I agree with Rusty, Marta. There is no substitute for a good instructor here. There are so many variables--equipment, anatomy, technique, conditions, attitude, personal preferences--that any "tips" we give you here are shots in the dark, and may not apply to you at all. I'll fire a few generic shots anyway....
IF your technique was sound before you got the new skis, and IF your equipment is set up well for you, then you should have no trouble at all adapting to the new stuff. Indeed, it will validate everything you've already learned, make it easier, and be more fun.
You can get away with generally less effort, allowing the skis to do more for you. Make sure you begin in a balanced, centered, "neutral" stance--not leaning forward on your boot tongues, or back on your heels. If you don't already, focus on movements that steer your ski tips INTO the turn, rather than pushing/twisting your tails OUT of the turn. You can skid and brake as well on the new skis as the old (contrary to some opinions), but what they really do better is carve and shape nice round, gliding turns. You do not need to displace them much, or at all (usually), to start a turn--focus on subtle tipping of your feet and lower legs and gentle guiding of the tips into and through the turn. Focus on the INSIDE ski, to initiate your turns, and all the way through. Make sure your movements originate low--in your feet and ankles, rather than your upper body. To keep it simple, try this simple "mantra"--right tip right to go right, left tip left to go left
--and see what happens! Or practice "railroad track turns" on a very gentle (at first) slope, thinking "tip the right ski right to go right, tip the left ski left to go left." If you're good at experimenting and your technique was fairly sound to start with, these ideas may well get you on the right track.
HOWEVER--no one's technique is perfect, ever. And the vast majority of skiers, whether they know it or not, have acquired a lot of bad habits that will not let them exploit the advantages of the new equipment. Odds are (nothing personal here, and I could be wrong about you!) that you would benefit from some new ideas and some new movement patterns. As simple as they may sound, the movements and concepts I described in the previous paragraph are the opposite of what most skiers do as a habit! But even if these ARE your habits, if nothing else, a good intstructor will help you "connect" with your new skis much more quickly than you would on your own.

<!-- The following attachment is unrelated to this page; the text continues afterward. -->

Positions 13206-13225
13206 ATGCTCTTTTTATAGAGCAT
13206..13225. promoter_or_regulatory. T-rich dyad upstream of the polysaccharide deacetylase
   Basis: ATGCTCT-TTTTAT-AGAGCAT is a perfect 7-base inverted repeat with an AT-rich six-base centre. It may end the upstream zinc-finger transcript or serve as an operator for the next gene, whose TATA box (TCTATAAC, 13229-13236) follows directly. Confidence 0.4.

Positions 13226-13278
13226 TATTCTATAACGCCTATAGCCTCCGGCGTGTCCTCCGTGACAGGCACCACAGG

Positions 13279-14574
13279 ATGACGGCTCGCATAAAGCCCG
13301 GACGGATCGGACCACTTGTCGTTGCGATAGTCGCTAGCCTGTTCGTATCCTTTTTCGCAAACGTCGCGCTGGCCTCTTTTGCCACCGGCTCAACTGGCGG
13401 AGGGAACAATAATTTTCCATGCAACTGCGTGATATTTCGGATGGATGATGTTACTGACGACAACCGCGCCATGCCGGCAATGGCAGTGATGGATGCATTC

Also, as you noted, the new skis are far more responsive than "traditional" equipment. This means that their set up and tune are more critical as well. Again, a good instructor will be able to spot problems quickly.
So ask around to find a good instructor and request him or her for a lesson--private, if possible. (If you can't find a reliable recommendation, ask for the highest level of certification the ski school has available.) Be prepared to encounter some odd-feeling new movement patterns, depending on your current technique. Go with an open mind, ready to play!
The new skis are really not DIFFERENT than the old ones--nor are the techniques involved in carving--or skidding--turns on them. But they certainly represent an advance in responsiveness and performance, as you've noticed. They have built-in grins!
To summarize, graphically, the differences between new and old, I offer the following highly technical explanation:
Enjoy! Welcome to EpicSki, by-the-way, Marta!